China’s military officials criticize US Defense Secretary’s speech at Asian Security Summit, rejecting accusations of unwillingness to engage in crisis management.
US Secretary of Defense Lloyd Austin emphasizes at Asian Security Summit that ‘conflict is not imminent or inevitable’ and emphasizes the vital importance of communication channels with China.
Chinese military officials responded strongly to United States Secretary of Defense Lloyd Austin’s address at the Shangri-La Dialogue in Singapore. Austin expressed deep concern over China’s reluctance to participate in crisis management discussions, emphasizing the necessity of dialogue to prevent conflicts.
During the summit on Saturday, Austin highlighted the significance of open lines of communication between US and Chinese defense and military leaders to ensure stability in the Asia Pacific region.
“I am deeply concerned that the PRC [People’s Republic of China] has been unwilling to engage more seriously on better mechanisms for crisis management between our two militaries,” Austin stated during the meeting in Singapore.
He stressed the importance of continuous dialogue to avoid misunderstandings and miscalculations that could lead to a crisis or conflict, specifically mentioning risky intercepts of US and allied aircraft by Chinese planes in international airspace.
In response to Austin’s speech, Senior Colonel Tan Hefei, spokesperson for China’s defense ministry, accused the US defense secretary of making false accusations. Senior Colonel Zhao Xiaozhuo stated that Washington should not dictate China’s actions and decisions.
Lieutenant General Jing Jianfeng from China criticized Austin’s references to Taiwan, asserting that there is only one China, and Taiwan is an integral part of Chinese territory.
Tensions between Beijing and Washington have escalated significantly, with disagreements ranging from Taiwan’s sovereignty to disputes in the South China Sea. Austin also cited Russia’s invasion of Ukraine as an example of the dangers of powerful nations invading their peaceful neighbors with impunity.
Austin reaffirmed the US commitment to preserving the status quo in Taiwan and opposing unilateral changes from either side. He emphasized that conflict is neither imminent nor inevitable, but the US will stand firm against bullying or coercion.
While US military officials have mentioned Chinese President Xi Jinping’s directive to develop invasion capabilities by 2027, Austin clarified that it does not mean a final decision has been made.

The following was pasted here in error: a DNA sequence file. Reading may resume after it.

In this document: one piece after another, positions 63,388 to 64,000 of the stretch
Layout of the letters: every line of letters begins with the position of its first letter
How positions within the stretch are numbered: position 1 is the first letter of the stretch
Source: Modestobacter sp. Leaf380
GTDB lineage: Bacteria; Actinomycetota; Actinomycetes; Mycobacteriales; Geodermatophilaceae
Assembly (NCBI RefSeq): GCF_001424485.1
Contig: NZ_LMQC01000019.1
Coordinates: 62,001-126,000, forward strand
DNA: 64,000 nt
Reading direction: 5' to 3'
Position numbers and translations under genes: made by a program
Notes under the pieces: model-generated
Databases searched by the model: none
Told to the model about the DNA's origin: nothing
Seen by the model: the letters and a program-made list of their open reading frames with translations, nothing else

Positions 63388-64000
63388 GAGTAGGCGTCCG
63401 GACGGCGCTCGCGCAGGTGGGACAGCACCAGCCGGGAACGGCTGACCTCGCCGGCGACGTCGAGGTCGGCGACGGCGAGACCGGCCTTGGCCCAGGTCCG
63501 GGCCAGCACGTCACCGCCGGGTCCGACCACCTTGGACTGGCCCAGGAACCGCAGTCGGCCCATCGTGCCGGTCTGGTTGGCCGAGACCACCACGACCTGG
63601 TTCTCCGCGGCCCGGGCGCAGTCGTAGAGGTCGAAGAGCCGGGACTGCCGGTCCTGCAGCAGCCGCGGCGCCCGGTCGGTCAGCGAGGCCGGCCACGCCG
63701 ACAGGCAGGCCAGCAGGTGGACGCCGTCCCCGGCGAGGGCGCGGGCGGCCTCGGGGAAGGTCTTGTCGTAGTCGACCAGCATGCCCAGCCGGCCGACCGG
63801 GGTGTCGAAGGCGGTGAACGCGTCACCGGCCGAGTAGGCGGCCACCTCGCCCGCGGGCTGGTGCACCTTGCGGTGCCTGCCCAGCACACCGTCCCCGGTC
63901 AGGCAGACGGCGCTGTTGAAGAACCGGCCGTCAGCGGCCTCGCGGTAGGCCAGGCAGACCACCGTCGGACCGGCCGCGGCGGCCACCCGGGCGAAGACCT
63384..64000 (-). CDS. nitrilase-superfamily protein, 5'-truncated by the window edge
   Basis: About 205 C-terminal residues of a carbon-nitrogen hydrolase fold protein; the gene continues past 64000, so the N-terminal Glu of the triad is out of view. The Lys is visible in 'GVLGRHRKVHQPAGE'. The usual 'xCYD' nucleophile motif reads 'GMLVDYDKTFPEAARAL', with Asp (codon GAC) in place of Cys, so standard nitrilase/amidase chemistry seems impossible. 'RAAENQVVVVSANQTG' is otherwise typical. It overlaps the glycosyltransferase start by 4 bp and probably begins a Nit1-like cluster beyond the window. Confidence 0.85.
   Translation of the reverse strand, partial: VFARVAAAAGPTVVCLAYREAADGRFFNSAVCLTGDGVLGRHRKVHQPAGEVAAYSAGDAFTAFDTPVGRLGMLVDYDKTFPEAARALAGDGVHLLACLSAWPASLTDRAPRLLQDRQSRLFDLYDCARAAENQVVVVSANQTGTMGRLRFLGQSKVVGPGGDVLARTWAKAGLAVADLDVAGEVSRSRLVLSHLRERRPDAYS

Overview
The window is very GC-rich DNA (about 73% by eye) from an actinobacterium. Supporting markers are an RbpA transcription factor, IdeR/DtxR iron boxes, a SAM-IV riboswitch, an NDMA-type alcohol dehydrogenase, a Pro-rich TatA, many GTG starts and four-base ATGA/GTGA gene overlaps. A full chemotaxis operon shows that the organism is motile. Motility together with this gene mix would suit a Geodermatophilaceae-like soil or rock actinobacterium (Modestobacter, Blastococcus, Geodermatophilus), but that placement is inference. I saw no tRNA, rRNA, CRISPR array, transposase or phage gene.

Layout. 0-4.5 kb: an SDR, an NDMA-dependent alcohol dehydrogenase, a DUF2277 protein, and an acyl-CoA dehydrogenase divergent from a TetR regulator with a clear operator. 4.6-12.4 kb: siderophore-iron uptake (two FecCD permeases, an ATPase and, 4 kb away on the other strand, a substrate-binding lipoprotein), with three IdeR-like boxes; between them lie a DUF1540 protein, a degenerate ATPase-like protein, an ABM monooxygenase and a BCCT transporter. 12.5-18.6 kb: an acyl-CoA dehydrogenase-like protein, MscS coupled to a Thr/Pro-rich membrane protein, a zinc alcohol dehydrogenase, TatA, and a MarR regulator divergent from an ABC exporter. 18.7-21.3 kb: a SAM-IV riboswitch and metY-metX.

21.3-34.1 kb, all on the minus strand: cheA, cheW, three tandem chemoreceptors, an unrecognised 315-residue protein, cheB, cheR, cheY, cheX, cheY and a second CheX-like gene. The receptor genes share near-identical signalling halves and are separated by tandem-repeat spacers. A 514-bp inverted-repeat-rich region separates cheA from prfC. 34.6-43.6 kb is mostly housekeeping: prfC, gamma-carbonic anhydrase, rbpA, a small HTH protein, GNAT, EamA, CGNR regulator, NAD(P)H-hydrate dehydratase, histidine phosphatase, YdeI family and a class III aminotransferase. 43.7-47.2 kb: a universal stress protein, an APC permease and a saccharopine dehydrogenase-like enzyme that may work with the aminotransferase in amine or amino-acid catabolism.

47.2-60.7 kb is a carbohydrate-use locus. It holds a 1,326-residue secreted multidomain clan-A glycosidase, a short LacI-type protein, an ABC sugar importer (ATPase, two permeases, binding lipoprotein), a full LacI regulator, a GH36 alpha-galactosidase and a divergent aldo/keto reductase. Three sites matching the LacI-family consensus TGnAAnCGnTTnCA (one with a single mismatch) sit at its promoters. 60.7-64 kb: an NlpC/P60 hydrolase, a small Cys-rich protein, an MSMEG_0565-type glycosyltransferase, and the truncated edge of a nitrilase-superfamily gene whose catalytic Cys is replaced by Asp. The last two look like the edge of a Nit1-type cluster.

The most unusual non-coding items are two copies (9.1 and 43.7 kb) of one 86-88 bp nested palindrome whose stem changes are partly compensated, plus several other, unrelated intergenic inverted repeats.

The Chinese Minister of National Defense, Li Shangfu, declined a detailed meeting with Austin at the summit, although they exchanged a cordial handshake during the event. Austin expressed disappointment, emphasizing that substantive engagement is crucial. He stressed that the US does not seek a new Cold War and aims to avoid conflict despite competition.
China’s sincerity of Communications
US Defense Secretary Lloyd Austin highlights openness and warns of devastating impact of Taiwan conflict.
The overarching theme of Secretary Austin’s speech focused on maintaining openness in the Asia Pacific region, particularly in terms of trade and freedom of movement. He cautioned that a potential conflict in the Taiwan Strait would have severe consequences for the world at large.
To strengthen partnerships and alliances in the region, Austin emphasized the need for increased military drills and ensuring that partners possess the necessary capabilities to deter aggression.
China perceives many of the US actions as containment efforts and encirclement, which has further strained the already tense US-China relations. The summit took place amid this backdrop.
In response to Austin’s speech, the Chinese embassy in Washington, represented by spokesperson Liu Pengyu, acknowledged the value of communication for fostering mutual understanding. However, Liu criticized the US for simultaneously seeking to suppress China through various means and imposing sanctions on Chinese entities, questioning the sincerity and significance of such communication.
Recent tensions have also arisen over high-end microchips, with Beijing claiming that US semiconductor company Micron failed a national security review and consequently barred it from selling to operators of critical information infrastructure. China perceives these measures, taken by the US and its allies, as attempts to restrict its chip procurement and manufacturing capabilities, thus curbing its global power.
Additionally, Beijing has expressed criticism towards Australia’s decision to purchase US nuclear-powered submarines through the AUKUS security pact. The Australian government plans to invest AUD 368 billion ($243 billion) over three decades for this submarine program, which aims to enhance stability and security according to Austin. However, China views AUKUS as another attempt by the West to contain its growing global influence.
SOURCE: AL JAZEERA